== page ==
Thomas Paine’s essay on ‘Common Sense’ is encapsulated in the sentences: “When my country, into which I had just set my foot, was set on fire about my ears, it was time to stir. It was time for every man to stir.”
Pearson worked up five covers to present to his internal clients – comprising the Managing Director of Penguin Books, the Sales Director and, editor of the series, Simon Winder.
Even at this early stage the typefaces were not strictly faithful to the period of each of the Great Ideas, rather a loose interpretation of it. Pearson recognized that the covers had to look modern and fresh if they were to attract attention in the clutter of a contemporary bookshop. Mere pastiche would not do the trick.
Fundamental to his designs was the use of white space. “Whatever they were expecting, this wasn’t it,” Stoddart observes.
All-type covers have become rare in publishing but Pearson was aware that his approach was “on brand.” Allen Lane, who founded Penguin, had, in the early days of the company, favoured distinctively austere, type-only jacket designs.
When presenting his ideas, Pearson knew it was important his internal clients were able to judge the five designs together, as one. The point he made was that the Great Ideas series was exactly that – a series.
In advertising and design, more often than not, award-winning ideas, once they have emerged blinking into the light of scrutiny, need protection. The temptation of all clients is to make small changes – partly to acquire some ownership of the idea themselves, partly out of well-intentioned attempts to second-guess the market. This need to make countless small changes has been described as the “halal method” of creative development. Happily, in this instance, the MD of Penguin Books insisted the design team should be left alone to design all 20 covers.
Winder believes this was crucial to the eventual success of the series. Indeed, learning to trust the design team, he suggests, has been one of the more important consequences of the project. He did admit, however, to “leaning over” Pearson’s shoulder “pretty regularly” to watch the whole unfold, not from a desire to exercise control but from excitement.
Rather than take offence at the rejection of his own initial ideas and cues, Winder acknowledges that had his brief been followed slavishly, the project would have “fallen flat on its face.”
Too many names to fit on the pencil
When a client knows his own ideas provide little more than a framework for others, when he is prepared, or even expects, to be surprised by the ideas of others and when he takes pleasure in the craft skills of his creative partners, then that client will be rewarded with the best the team can do.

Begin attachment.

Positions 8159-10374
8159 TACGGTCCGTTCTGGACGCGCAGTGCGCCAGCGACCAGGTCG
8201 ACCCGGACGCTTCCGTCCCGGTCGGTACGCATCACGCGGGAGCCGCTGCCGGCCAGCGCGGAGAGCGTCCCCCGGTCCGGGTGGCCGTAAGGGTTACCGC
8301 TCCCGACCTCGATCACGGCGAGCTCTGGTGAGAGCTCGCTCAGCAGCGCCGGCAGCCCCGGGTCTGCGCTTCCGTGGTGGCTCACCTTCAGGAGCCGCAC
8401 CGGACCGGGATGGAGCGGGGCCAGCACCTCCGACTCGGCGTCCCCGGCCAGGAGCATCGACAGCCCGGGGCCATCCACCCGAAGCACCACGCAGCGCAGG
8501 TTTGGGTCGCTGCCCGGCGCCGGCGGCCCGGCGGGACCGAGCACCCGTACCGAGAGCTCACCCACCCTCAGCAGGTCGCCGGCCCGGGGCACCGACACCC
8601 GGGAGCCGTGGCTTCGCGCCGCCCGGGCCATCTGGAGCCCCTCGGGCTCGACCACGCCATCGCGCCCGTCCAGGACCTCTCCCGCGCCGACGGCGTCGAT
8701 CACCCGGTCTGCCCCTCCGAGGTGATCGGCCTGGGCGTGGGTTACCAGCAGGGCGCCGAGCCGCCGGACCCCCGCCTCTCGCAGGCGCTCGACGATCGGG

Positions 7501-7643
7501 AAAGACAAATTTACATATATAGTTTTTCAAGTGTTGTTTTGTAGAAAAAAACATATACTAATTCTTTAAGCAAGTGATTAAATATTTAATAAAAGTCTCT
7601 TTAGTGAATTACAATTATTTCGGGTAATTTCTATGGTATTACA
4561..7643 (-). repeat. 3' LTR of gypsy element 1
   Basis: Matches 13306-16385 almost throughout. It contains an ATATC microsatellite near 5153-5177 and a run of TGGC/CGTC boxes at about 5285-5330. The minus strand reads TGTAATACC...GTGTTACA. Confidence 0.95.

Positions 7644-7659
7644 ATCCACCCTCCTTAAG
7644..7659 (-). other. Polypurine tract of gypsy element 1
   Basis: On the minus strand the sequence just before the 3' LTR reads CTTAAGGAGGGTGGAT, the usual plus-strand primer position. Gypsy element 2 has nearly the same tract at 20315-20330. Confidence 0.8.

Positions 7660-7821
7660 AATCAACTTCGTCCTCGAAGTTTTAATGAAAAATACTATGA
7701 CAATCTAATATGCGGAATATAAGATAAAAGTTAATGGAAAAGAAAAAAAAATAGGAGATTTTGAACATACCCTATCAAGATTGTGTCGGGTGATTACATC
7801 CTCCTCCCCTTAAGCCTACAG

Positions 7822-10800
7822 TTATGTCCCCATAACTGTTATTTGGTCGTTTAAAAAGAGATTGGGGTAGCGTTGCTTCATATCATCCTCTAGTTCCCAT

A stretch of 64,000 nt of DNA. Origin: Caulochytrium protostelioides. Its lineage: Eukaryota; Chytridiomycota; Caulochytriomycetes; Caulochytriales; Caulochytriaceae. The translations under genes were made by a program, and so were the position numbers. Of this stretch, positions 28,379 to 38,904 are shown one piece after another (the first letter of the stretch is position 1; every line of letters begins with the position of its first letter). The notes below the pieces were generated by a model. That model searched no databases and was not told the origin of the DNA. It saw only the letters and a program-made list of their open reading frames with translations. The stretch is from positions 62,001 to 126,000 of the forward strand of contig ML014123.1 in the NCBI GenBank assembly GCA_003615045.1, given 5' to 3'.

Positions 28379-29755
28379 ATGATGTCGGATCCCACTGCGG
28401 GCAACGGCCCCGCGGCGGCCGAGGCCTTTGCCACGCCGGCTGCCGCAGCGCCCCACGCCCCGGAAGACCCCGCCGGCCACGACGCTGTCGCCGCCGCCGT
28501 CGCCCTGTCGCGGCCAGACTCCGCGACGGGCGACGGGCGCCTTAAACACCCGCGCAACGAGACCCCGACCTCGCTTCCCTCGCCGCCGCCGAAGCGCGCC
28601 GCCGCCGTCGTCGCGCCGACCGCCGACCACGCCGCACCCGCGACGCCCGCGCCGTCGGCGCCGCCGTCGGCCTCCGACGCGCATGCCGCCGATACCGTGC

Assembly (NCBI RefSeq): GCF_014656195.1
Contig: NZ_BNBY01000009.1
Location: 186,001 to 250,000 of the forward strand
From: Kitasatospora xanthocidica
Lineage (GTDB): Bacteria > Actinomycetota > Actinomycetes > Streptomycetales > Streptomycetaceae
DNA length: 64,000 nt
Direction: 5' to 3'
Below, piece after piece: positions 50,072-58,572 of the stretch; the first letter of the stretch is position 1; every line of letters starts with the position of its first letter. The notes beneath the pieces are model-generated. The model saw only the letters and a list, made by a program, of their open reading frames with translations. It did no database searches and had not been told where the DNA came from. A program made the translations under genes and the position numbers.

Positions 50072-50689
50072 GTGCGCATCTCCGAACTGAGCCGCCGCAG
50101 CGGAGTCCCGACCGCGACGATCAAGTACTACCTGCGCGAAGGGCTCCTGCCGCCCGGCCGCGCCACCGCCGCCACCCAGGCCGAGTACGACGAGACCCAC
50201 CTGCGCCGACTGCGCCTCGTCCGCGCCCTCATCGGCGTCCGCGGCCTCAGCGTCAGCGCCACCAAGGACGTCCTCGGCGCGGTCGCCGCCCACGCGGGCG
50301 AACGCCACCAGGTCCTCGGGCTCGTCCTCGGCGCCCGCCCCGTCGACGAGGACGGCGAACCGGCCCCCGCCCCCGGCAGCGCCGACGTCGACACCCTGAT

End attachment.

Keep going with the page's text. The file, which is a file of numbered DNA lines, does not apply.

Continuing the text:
Pearson is quick to insist that while it is his name engraved on the D&AD pencil, it took a team to win it. While he designed no fewer than 13 of the covers himself, he was able to bring in designers from outside Penguin to work on the other seven.
Briefing Phil Baines, for instance, wasn’t a matter of spreading the workload but bringing a fresh and invigorating perspective to the core idea.
Baines, who had been Pearson's tutor at College only a few years earlier, was commissioned to produce a couple of designs. His starkly classical cover for Seneca’s ‘On the Shortness of Life’ and his attention to detail on Gibbon’s ‘The Christians and the Fall of Rome,’ when he had a calligrapher draw the word Christians, brought a new sense of scale to the series and broadened Pearson’s vision of what was possible.
If a good client is one who is open to ideas, so too is a good designer open to all suggestions for improvement. Pearson showed himself to be still as willing to learn as he was when he was Baines’s student. Finally, after eight weeks of work, came the grand unveiling. The Managing Director and the Sales Director had seen nothing since the initial presentation. All other interested parties had been told to “Back off. Do not tinker, do not interfere.” Only Winder had seen how the idea had been extended to all 20 titles.
Now, thanks to the contributions of the other designers, Pearson had moved the idea on considerably from the “fussier” concepts he had originally shown. While there was a breadth of design approach that mirrored the breadth of the essays, there was also a tautness to the ensemble due entirely to the use of white space with mostly black but occasional red type.
An important new element in the designs was the use of debossing. The type was stamped deep into the soft card of the covers. The indentations were clearly visible and invited the finger to run across them. The effect was unexpected.